Rockhampton Police seize huge amount of drugs in an RBT.
Rockhampton Police seize huge amount of drugs in an RBT. Melanie Plane

How much the head of Rocky's biggest drug ring made

THEY say the number 13 brings bad luck but for one of Rockhampton's biggest drug dealers in history, his unlucky number just happens to be 10.

Gregory Leo Lowien, 62, was sentenced today to 10 years prison - required by legislation to serve at least eight years - for his role in a drug trafficking ring that imported 10kgs of methamphetamines into the Beef Capital over a 10-month period in 10 trips.

He had already served 781 days in pre-sentence custody leaving just under six years minimum to serve.

The syndicate, which made $850,000 profit and involved four members, transported meth, marijuana, cocaine and MDMA into Rockhampton in 2016-17 via road and Australia Post with drugs sourced from Sydney, China and Cambodia.

Brenden Michael Manitzky - who has been sentenced for his role - was the principal courier for the syndicate, driving inland from Rockhampton through Goondiwindi, stopping overnight at Singleton on 10 occasions before driving to Sydney to pick up drugs which included 12kg of marijuana, MDMA and sometimes 150g parcels of cocaine.

Manitzky was intercepted by police at Dululu after being stopped for an RBT about 1.30pm on March 2, 2017, during which police found 1kg of ice, 7.9kg of cannabis and 170g of cocaine worth $1.2 million.


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During a contested facts hearing/sentence in the Supreme Court in Rockhampton, the court heard Lowien had boasted to an undercover cop he and co-accused Brendan Arthur Lynch were their Sydney contact's biggest customers, were the biggest drug dealers in Rockhampton and could get as much of any drug they wanted.

Lowien pleaded guilty to one count each of trafficking dangerous drugs, burglary, assault occasioning bodily harm, supplying a dangerous drug, possessing cash suspected to be proceeds of drugs, possession of a drug utensil, having a knife in a public place and one of unregistered vehicle charge.

Lynch pleaded guilty - and will be sentenced at a later date - to one count of trafficking dangerous drugs

Defence barristers for the pair argued against the Crown's submitted trafficking period for Lowien as he was sentenced to jail a month before the alleged March 27 date, the profit the pair made and the amount of meth imported into Rockhampton.

The indictment for both Lynch and Lowien for the trafficking charge placed the offending period from April 30, 2016, to March 22, 2017.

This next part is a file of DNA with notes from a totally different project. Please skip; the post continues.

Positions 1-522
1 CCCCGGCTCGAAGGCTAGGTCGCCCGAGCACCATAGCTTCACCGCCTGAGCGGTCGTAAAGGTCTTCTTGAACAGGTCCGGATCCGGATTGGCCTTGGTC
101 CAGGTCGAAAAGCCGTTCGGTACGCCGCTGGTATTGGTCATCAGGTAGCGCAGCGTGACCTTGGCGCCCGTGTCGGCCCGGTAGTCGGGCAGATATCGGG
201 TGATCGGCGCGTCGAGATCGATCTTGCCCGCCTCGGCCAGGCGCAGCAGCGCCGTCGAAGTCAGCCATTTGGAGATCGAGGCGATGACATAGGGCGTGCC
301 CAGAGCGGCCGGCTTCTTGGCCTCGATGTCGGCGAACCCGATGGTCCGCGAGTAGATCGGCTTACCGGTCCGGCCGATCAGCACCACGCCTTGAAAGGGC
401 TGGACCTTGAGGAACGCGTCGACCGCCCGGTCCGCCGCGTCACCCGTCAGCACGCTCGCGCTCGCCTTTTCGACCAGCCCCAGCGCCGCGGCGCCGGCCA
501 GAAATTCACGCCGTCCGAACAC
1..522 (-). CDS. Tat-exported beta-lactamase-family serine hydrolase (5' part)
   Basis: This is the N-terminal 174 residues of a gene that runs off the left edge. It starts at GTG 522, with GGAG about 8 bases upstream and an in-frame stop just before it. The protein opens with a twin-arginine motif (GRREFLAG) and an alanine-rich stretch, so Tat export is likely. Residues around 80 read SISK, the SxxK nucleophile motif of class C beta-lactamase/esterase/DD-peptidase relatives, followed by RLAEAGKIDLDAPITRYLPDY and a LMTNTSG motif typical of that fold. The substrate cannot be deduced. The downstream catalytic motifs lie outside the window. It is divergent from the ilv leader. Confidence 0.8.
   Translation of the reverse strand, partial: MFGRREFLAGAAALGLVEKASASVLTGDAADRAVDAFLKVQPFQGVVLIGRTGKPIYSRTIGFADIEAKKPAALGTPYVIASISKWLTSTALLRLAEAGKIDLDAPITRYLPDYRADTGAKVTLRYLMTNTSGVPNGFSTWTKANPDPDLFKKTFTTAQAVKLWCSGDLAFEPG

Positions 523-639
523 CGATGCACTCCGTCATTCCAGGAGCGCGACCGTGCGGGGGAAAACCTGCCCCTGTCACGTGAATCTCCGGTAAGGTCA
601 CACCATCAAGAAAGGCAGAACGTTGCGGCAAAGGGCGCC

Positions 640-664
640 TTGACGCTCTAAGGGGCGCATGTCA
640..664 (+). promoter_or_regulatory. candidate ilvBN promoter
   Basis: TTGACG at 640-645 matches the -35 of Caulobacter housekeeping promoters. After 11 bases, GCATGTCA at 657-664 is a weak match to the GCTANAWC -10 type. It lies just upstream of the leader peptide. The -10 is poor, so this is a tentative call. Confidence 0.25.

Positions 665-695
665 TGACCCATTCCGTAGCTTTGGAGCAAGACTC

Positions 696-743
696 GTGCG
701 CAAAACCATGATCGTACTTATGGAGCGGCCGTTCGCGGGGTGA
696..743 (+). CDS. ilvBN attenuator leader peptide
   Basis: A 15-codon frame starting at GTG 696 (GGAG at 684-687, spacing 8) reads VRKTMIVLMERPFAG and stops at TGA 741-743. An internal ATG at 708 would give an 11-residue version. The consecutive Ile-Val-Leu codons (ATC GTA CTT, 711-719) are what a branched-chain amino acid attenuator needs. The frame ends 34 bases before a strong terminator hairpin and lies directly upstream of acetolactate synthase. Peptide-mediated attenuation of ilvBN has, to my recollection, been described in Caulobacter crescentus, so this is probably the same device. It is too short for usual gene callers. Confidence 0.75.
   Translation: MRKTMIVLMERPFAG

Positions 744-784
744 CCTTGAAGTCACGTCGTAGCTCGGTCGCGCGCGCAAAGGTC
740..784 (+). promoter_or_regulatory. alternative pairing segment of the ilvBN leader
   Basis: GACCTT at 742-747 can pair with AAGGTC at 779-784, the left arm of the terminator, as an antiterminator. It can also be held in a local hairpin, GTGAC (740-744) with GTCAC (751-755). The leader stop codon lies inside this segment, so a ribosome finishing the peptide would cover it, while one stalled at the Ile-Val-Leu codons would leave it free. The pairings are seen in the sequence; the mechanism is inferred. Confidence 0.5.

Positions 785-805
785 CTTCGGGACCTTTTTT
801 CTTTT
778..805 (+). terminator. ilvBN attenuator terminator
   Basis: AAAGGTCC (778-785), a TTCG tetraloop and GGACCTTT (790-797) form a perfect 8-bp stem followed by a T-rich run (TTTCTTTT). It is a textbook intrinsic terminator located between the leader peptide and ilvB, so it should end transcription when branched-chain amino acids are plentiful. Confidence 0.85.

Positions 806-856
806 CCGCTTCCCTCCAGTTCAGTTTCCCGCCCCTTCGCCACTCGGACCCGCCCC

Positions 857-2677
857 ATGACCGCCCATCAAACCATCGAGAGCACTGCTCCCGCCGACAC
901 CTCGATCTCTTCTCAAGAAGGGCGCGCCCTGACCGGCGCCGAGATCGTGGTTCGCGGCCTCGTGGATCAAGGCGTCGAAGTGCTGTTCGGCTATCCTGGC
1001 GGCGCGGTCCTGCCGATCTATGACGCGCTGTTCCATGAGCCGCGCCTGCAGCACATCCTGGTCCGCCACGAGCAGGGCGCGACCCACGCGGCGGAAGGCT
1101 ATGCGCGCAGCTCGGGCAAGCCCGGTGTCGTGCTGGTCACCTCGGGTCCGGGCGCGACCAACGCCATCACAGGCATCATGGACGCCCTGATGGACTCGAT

Crown prosecutor Judith Geary had submitted that Lowien gave orders for a pick up of drugs in Sydney the weekend before he was sentenced by Justice Duncan McMeekin on February 27, 2017, for possession of 10.966g meth to a two year and four month prison term with parole release on June 26, 2017.

She said the undercover agent, who had secured six sales from the pair during the operation, was told by Lowien that Lynch was taking over the business while he went "away" for a while.

Justice Graeme Crow ruled in favour of Lowien's barrister Jordan Ahlstrand's submission that there was no evidence of communication by Lowien from prison to any of his associates and therefore ruled Lowien's trafficking period finished on February 27, 2017.

Lowien had boasted to the undercover agent that he and Lynch were making between $150,000 to $220,000 a month which would equate to between $1.5m and $2.2m during the trafficking period.

However, Mr Ahlstrand successfully argued Lowien's figures were "hyperbolic" in an effort to secure the undercover agent as a customer rather than factual and his client claimed it was more like $60,000 profit per month.

The court heard Lowien used the money from trafficking to prop up two legitimate businesses he owned including a pet food business and assist his family of five adult children and eight grandchildren.

Mr Ahlstrand told the court that Lowien had worked since leaving school at 15 years of age in various jobs including quarry, truck driving, managing a sports centre and machine operator.

He said Lowien was injured in a workplace accident and was unable to work for two years.

Mr Ahlstrand said that injury was exacerbated in a car accident in 2015 which also injured Lowien's back.

About 20 documents were tendered showing Lowien's long engagement in the community including first aid officer certificates, evidence of assisting emergency organisations like search and rescue along with police.

His first entry on his criminal history was when he was 45 years old and now includes convictions for a home invasion where he assaulted a home occupier with a torch, along with supply drugs to his own son.

Justice Crow said the evidence showed the syndicate made up to 150 supplies during the operation.

"The damage that you have done Mr Lowien is enormous," he said after repeating a message he gives to every trafficker he sentences about the highly addictive nature of meth and the fast downward impact on users' lives and their families.

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